Making the workplace safe
The UK Government are advising employers across all industries on ways to create a safe workplace for their workforce, and the focus is very much on social distancing, frequent cleaning and increased hygiene measures.
In current draft guidance, all workplaces across the UK are advised to increase the number of entry points and to provide handwashing facilities at all entrances and exits. On top of this, restaurants and hotels are being told to enhance cleaning and provide signage on good hygiene practices.
Mechline offer a range of hygienic solutions to help all workplaces become safer environments and
This includes hands-free hand wash basins, soap dispensers,electronic taps, a conversion kit to convert existing basins into hands-free solutions, and our award-winning revolutionary air and surface steriliser – HyGenikx.
Please contact us to see how our products can get your buisness back to work.
GETTING BUSINESSES BACK TO WORK
The UK’s emergence from the coronavirus lockdown will be slower and more gradual than its entry into it. It will not be business as usual – but it can be business with safety measures in place! In draft proposals for getting businesses back to work, the UK Government are advising employers across all industries on ways to create a safe workplace for their workforce.
In this guidance all workplaces are advised to increase the number of entry points and to provide handwashing facilities at all entrances and exits. On top of this, restaurants and hotels are being told to enhance cleaning and provide signage on good hygiene practices.
We all know that thorough and frequent handwashing is central to preventing and slowing the spread of coronavirus (COVID-19). Although Coronavirus is a respiratory illness, mostly spread through virus-laden droplets, it can survive on surfaces for several days if the conditions are right – and can therefore quickly and easily spread to and from people’s hands.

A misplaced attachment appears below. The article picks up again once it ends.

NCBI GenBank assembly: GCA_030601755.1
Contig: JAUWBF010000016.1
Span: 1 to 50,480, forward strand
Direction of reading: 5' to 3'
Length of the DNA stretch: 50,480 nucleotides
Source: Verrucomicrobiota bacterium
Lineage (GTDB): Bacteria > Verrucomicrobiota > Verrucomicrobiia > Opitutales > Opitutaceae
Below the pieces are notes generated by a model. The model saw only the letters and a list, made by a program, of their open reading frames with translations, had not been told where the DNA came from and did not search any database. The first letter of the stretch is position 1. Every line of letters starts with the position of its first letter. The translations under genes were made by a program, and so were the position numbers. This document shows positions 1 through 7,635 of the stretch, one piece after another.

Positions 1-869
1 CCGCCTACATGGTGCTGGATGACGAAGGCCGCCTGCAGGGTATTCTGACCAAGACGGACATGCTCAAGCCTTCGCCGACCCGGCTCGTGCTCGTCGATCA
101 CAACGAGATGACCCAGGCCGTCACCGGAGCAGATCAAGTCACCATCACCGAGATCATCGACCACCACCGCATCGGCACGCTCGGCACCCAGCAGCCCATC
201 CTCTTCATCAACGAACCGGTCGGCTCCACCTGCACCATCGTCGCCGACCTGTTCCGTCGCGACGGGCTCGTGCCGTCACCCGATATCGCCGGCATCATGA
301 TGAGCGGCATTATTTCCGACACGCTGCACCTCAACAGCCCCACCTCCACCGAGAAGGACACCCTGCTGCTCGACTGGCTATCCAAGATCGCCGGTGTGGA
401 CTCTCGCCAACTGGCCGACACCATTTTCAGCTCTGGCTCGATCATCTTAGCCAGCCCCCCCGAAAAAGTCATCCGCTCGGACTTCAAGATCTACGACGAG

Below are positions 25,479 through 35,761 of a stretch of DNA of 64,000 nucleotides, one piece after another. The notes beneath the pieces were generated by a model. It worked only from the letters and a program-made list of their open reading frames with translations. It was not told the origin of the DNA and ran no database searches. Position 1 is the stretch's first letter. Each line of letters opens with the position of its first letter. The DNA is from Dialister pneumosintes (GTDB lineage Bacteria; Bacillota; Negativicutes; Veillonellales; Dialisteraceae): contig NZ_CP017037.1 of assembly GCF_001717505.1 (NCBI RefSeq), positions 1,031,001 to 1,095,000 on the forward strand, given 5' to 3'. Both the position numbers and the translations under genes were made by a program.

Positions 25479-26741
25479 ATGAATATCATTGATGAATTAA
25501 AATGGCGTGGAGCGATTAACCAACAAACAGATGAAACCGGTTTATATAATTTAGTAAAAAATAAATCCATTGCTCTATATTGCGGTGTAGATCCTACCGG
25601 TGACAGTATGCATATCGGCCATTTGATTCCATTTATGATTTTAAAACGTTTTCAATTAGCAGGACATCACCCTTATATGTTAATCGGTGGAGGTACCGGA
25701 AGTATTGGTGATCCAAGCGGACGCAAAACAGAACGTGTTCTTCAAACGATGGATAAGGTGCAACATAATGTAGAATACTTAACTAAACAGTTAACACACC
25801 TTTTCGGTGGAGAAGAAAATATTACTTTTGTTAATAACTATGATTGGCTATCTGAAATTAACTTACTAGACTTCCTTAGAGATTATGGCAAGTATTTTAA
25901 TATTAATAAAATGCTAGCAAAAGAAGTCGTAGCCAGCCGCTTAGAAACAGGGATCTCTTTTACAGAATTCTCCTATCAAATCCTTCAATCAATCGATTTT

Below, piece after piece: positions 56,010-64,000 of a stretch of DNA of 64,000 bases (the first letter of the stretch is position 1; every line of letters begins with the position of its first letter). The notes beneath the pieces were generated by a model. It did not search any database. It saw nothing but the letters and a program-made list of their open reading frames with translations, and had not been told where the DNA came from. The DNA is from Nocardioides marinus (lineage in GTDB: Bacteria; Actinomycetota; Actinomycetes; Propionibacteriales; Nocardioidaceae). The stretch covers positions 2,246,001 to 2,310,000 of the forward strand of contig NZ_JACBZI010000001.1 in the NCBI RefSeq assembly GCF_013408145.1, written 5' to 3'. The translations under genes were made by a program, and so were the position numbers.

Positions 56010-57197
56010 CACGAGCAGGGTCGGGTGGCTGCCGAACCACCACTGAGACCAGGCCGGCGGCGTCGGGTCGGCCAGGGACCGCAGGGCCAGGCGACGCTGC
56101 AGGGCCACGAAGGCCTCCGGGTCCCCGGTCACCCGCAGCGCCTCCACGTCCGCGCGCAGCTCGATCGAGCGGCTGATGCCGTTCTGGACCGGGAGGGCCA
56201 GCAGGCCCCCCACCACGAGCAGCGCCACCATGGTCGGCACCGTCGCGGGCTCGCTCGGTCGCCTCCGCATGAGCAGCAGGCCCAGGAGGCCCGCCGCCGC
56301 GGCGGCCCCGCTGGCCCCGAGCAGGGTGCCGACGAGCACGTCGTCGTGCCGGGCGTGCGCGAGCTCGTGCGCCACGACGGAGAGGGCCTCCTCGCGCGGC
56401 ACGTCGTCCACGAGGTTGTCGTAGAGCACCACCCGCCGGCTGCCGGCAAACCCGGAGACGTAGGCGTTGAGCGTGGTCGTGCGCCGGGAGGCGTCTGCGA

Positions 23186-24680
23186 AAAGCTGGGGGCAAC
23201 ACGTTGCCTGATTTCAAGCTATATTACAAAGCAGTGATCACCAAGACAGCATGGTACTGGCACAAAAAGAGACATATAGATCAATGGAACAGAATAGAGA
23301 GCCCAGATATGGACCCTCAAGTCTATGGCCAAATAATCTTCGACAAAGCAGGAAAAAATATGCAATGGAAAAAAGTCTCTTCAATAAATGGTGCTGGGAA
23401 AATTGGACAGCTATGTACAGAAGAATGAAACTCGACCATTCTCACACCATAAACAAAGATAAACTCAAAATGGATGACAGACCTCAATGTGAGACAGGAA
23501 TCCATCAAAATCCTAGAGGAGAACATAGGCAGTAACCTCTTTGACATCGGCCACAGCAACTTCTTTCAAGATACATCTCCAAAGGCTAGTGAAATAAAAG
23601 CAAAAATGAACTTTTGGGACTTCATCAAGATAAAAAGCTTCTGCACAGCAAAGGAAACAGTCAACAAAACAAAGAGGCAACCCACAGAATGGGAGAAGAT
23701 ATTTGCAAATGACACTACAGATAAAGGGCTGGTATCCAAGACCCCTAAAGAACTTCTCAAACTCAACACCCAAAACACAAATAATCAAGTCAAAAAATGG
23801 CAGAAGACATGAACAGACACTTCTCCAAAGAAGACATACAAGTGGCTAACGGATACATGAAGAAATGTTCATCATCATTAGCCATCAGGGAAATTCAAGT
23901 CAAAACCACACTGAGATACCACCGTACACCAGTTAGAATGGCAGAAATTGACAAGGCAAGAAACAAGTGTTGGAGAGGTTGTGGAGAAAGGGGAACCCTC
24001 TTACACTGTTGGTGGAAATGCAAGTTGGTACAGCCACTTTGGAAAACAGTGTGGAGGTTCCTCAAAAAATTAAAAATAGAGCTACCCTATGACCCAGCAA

How to effectively wash your hands
One of the easiest ways to protect yourself and others from illnesses such as flu is simply by washing your hands (NHS). The best way to wash hands effectively is with soap and running water, for 20 seconds, ensuring that all areas, including the palm, back of hand, between fingers and under nails are targeted.
And soap is REALLY important! As explained by writer Sara Rigby at Science Focus, Coronavirus has an outer layer made up from molecules with water-loving (hydrophilic) heads – which is why water alone is not effective at killing coronavirus. These water loving heads are also “sticky” and very effective at clinging onto hands. Soap molecules are similar to the outer layer of coronavirus, and therefore can disrupt its outer shell. This results in the virus being exposed, enabling it to be dissolved in the running water.
Hands should also be dried as thoroughly as they are washed, preferably with a disposable paper towel, as germs spread more easily from wet hands than they do dry hands (unicef).
It is important what people do after they wash their hands too – and more specifically what is touched. With manual taps, the action of turning a tap on requires touching the tap lever or handle with dirty hands, and then revisiting the same lever or handle with clean hands to turn it off—which could re-contaminate them! Similarly touching doorknobs, and other common touchpoints could be problematic.
One way to reduce the potential of cross contamination is by reducing the need to touch taps. Hand-free taps and wash basins can maximise user hygiene and food safety, by removing the need for manual contact and preventing the spread of germs by hand. [basix, delabie]
The location and number of washbasins should also be considered, to minimise the potential for social contact and number of shared touchpoints, as potential sources of contamination.